[JPL] Duke Jordan

JazzCorner at aol.com JazzCorner at aol.com
Fri Aug 11 16:31:35 EDT 2006


Pianisten Duke Jordan er død
10. aug. 2006 16.06 Kultur
Pianisten Duke Jordan døde i går. Han blev 84 år.

Han var en del af en koloni af amerikanske musikere, der slog sig ned i 
Danmarki 1960'erne og 1970'erne. Pianisten var en af de musikere, der havde direkte 
tråd tilbage til be-bop'ens storhedstid.

Duke Jordan spillede med Charlie Parker i slutningen af 1940'erne og 
fastholdt sin forkærlighed for bebop helt frem til han i midten af 1990'erne slap 
tangenterne på grund af smerter i den ene arm.

Et af hans mesterværker er albummet med den selvbevidste titel "Flight to 
Jordan" fra 1960. Flere af kompositionerne på det album er hans egne og det 
skinner tydeligt igennem, hvor vigtig humor var for Duke Jordan. Mange af numrene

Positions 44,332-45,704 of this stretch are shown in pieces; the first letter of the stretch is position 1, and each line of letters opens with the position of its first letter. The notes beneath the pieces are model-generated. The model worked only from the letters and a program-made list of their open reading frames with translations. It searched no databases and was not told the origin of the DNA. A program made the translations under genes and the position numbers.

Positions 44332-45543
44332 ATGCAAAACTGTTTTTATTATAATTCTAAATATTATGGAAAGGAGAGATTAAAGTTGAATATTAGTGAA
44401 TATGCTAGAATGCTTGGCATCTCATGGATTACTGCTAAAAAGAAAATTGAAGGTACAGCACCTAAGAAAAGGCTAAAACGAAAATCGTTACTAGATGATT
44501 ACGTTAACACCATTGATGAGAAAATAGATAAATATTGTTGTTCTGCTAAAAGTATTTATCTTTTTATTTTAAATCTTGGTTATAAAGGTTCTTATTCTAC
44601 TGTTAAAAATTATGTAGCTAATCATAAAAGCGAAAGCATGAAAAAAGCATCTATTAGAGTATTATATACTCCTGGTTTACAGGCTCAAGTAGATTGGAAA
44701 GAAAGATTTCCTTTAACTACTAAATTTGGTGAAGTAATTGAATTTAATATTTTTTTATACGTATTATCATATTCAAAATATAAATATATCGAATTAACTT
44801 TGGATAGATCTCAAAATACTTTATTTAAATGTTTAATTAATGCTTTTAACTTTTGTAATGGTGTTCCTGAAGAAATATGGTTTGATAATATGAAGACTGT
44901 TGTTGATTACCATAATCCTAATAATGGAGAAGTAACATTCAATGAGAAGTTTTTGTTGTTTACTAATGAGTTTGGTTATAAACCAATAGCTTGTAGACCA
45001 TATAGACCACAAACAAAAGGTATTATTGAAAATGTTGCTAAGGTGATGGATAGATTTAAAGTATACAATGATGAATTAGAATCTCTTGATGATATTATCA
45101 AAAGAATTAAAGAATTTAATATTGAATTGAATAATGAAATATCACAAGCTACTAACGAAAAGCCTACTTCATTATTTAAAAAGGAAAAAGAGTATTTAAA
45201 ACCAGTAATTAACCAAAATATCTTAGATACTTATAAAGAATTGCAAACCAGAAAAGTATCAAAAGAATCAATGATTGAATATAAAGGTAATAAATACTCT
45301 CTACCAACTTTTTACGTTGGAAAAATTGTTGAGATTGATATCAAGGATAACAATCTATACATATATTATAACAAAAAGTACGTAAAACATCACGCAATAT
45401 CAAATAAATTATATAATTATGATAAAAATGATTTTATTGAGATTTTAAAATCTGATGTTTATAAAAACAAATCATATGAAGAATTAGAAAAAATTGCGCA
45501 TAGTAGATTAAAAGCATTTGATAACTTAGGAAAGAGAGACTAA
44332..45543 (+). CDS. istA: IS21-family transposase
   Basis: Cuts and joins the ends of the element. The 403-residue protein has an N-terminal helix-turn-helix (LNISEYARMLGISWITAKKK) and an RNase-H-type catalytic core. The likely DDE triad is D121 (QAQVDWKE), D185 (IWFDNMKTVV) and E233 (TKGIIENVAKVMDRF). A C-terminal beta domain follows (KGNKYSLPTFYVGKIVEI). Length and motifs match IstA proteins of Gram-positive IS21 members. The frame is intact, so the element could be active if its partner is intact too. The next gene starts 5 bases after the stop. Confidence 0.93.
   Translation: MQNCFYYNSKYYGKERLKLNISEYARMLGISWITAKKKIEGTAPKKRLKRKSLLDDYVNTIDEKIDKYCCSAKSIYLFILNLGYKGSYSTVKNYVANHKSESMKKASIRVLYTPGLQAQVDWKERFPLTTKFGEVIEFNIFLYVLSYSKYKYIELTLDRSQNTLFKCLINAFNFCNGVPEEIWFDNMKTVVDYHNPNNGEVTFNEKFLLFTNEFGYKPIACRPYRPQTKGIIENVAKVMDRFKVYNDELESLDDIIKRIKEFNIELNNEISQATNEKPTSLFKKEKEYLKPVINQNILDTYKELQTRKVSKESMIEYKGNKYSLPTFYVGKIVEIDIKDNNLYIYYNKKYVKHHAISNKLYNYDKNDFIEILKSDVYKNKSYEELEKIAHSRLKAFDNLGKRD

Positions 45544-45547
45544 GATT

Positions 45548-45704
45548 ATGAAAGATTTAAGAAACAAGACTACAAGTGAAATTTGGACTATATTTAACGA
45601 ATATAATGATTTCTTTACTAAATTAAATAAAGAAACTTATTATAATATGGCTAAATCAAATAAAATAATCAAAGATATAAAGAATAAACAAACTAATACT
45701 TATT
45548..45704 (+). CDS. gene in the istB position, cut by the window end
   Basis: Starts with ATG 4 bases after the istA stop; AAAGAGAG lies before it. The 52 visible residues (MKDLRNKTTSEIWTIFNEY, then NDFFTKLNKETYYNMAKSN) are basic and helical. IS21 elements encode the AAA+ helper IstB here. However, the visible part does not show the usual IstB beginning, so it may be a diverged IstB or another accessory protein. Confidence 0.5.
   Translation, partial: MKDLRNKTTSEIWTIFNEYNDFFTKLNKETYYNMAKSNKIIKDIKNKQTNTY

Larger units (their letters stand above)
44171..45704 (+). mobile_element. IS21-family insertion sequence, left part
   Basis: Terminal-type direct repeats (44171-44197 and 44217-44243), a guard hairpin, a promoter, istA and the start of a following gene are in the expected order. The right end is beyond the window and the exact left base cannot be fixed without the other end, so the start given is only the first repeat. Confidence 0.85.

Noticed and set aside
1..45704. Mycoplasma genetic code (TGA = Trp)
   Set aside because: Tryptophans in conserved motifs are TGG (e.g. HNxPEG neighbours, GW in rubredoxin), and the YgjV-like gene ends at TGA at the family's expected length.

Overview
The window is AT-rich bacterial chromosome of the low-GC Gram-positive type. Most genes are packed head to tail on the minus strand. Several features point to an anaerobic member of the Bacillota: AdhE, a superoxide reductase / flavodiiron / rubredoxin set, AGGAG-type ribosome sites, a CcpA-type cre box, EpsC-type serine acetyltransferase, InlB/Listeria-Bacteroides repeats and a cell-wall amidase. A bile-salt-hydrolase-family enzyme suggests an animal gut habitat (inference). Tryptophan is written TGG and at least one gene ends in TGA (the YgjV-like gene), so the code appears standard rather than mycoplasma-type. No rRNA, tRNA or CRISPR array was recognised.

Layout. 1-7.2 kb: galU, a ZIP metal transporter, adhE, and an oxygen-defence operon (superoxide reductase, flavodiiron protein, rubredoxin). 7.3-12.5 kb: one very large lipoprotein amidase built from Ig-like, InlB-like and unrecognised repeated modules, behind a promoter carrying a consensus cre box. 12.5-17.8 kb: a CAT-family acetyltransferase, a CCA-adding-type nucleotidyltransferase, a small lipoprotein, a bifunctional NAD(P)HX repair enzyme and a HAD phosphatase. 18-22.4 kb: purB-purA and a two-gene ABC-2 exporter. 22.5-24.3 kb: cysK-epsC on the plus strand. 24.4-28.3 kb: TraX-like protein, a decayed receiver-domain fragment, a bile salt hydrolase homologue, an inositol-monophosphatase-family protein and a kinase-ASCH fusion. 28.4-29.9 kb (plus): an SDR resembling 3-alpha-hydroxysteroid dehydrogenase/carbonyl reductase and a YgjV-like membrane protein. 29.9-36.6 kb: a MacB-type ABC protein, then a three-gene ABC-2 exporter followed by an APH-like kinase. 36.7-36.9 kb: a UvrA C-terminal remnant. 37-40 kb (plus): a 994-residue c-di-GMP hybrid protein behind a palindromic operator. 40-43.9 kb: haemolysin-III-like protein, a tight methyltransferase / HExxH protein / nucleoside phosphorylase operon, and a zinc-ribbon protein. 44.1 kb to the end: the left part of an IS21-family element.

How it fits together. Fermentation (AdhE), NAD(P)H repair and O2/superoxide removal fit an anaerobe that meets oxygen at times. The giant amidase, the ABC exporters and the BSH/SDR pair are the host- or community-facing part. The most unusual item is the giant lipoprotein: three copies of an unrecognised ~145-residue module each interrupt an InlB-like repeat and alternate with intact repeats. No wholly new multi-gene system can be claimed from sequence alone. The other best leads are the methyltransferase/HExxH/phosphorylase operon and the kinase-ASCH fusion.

har sjove og pudsige titler, med reference til ham selv. For eksempel 
opsummerer nummeret "Jordanish" i ét ord, at Duke Jordan fandt både ro, kærligheden og 
et stort publikum i Danmark.

En anden af hans kompositioner, "Jordu" blev en standard i jazzrepertoiret, 
og findes i et hav af indspilning

One of the posters on our bbs translated:

Pianist Duke Jordan is dead
August 10 2006
Duke Jordan died yesterday. He was 84 years old.


He belonged to a colony of American musicians who settled in
Denmark during the sixties and the seventies. The pianist was a
direct link back to the Bebop’s days of glory.

Duke Jordan played with Charlie Parker at the end of the fourties
and held on to his preference for Bebop until he had to say goodbye to the 
keyboard in 1995 due to pains in one of his arms.

One of his masterpieces is the album with the selfconcious title ”Flight to 
Jordan” from 1960. Several of the compositions on that album are his own and it’
s evident how essential humor was to Duke Jordan. Many of the tunes had funny 
and odd titles, referring to himself. The tune ”Jordanish”, as an example, 
sums up in one single word that Duke Jordan found peace, love and a large 
audience in Denmark. Another tune, Jordu, evolved into a standard and are found on 
innumerable recordings.
    

Lois Gilbert
jazzcorner.com


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